Wednesday, March 31, 2010

SB1168: Eliminating one more "hole" in the right to carry.

The vote totals aren't showing on the state Senate website just yet, but SB 1168 was presumably passed this Monday when it received its third reading, and will thus (if all goes well) be considered by the House.

Arizona is almost a model for liberal firearms regulation. There remain, however, "holes" in the state, areas that are not secured, where "checking" one's firearm is not an option, and where open carry is prohibited. Alcohol-serving establishments, schools and universities, and public parks are all places one must avoid if carrying openly. In two out of three of these cases, concealed carry is either prohibited outright or nearly always prohibited. This means, of course, that one must be un-armed on one's way to or from these places, as well.

ARS 13-3108 currently authorizes political subdivisions of the state to restrict carry in parks so that only those with CCW permits may carry. SB 1168--not to be confused with a 2009 firearms bill with the same number--eliminates this power. It also explicitly prevents political subdivisions from enacting or enforcing firearms laws more restrictive than those of the State.

Since the Board of Regents is authorized separately in ARS title 12 to restrict carry at the universities, this does not seem to be true "constitutional carry", as some of the bill's proponents claim. But it's a step in the right direction. Every time liberalization advances, we get to turn to those who repeat old anti-gun arguments long after they've been disproved by experience.

To my fellow academics: Are you afraid to go everywhere in AZ except the university, the courthouse, bars and restaurants with those reactionary signs, and the public park? Are you afraid, now, to go to the park, too? Is this fear well-founded? Are these dangerous places relative to less liberal states?

Monday, March 29, 2010

Arizona Senate declares sovereignty over things that do not exist.

From SCR 1050, a referendum which passed the AZ Senate on the 22nd of March:
7. The regulation of intrastate commerce, manufacturing and noneconomic activities, as it pertains to intrastate anthropogenic carbon dioxide or other greenhouse substances produced by biological, mechanical or chemical processes, including refuse and agricultural operations, is excluded from the meaning and understanding of the Enumerated Powers at the time the United States Constitution was ratified on June 21, 1788, and it is vested in the states under the Tenth Amendment to the United States Constitution.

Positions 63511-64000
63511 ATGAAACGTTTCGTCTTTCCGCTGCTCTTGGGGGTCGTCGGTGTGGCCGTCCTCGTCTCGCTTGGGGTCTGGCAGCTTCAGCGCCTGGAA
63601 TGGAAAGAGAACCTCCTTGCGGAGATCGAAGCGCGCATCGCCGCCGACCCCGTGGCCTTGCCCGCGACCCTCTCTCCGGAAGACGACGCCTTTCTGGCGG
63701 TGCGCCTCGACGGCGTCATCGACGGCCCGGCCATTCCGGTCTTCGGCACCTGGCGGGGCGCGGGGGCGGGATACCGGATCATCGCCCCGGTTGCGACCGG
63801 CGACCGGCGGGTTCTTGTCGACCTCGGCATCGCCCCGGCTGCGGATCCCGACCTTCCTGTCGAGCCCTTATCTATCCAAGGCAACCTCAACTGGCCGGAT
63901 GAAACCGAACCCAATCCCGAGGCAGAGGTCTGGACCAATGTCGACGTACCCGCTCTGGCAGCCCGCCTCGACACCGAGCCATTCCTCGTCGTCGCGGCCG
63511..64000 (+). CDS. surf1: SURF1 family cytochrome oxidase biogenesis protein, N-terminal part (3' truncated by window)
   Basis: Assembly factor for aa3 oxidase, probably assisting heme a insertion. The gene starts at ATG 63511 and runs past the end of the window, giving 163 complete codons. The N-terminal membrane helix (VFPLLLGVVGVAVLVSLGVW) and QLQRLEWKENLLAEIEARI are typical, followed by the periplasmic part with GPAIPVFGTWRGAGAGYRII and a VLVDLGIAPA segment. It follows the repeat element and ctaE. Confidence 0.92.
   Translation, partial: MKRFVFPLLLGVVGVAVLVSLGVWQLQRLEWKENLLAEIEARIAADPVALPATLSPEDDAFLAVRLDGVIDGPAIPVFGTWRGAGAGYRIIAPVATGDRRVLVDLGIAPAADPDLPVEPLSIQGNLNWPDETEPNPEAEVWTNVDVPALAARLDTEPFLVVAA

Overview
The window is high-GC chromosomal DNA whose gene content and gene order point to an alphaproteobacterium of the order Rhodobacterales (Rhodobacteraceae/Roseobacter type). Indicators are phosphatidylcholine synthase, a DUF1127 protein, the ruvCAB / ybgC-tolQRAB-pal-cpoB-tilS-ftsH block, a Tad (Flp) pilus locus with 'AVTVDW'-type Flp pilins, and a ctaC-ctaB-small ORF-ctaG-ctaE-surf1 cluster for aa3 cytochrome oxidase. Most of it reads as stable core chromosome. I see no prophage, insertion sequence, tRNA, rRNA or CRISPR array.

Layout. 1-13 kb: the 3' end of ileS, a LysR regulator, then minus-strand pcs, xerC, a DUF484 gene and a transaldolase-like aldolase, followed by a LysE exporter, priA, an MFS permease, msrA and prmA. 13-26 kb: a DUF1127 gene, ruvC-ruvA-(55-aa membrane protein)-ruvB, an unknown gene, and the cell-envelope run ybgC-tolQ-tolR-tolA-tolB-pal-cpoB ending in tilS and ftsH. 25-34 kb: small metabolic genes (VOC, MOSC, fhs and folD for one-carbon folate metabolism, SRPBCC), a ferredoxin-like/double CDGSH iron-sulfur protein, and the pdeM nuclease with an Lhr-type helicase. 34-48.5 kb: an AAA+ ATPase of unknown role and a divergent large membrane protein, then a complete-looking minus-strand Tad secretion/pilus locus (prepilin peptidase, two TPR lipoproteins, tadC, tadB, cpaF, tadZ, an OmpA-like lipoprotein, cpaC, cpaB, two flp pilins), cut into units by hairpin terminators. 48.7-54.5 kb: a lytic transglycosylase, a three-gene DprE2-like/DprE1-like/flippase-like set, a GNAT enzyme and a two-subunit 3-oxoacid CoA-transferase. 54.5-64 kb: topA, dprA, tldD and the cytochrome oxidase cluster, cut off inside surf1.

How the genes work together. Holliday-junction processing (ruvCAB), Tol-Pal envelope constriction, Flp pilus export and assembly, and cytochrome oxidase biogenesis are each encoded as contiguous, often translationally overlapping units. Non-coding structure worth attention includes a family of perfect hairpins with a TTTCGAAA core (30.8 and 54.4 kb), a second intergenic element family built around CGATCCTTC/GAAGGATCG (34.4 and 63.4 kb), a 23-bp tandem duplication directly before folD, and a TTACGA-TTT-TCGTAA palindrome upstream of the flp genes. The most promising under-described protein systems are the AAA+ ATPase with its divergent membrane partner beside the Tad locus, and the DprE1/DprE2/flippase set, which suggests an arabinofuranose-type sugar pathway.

The harmless emission of anthropogenic carbon dioxide or other greenhouse substances produced by biological, mechanical or chemical processes, including refuse and agricultural operations, is a necessary incident of the Constitutional rights of Arizonans under the Ninth Amendment to the United States Constitution, as well as article II, sections 2 and 33, Constitution of Arizona.
and, while we're at it,
The intrastate emission of anthropogenic carbon dioxide or other greenhouse substances produced by biological, mechanical or chemical processes, including refuse and agricultural operations, is not subject to federal law or federal regulation, under the Enumerated Powers of the federal government. Accordingly, to the extent that such emissions can be regulated consistent with the principles of free republican government, such power is reserved to the State of Arizona or the people under the Tenth Amendment to the United States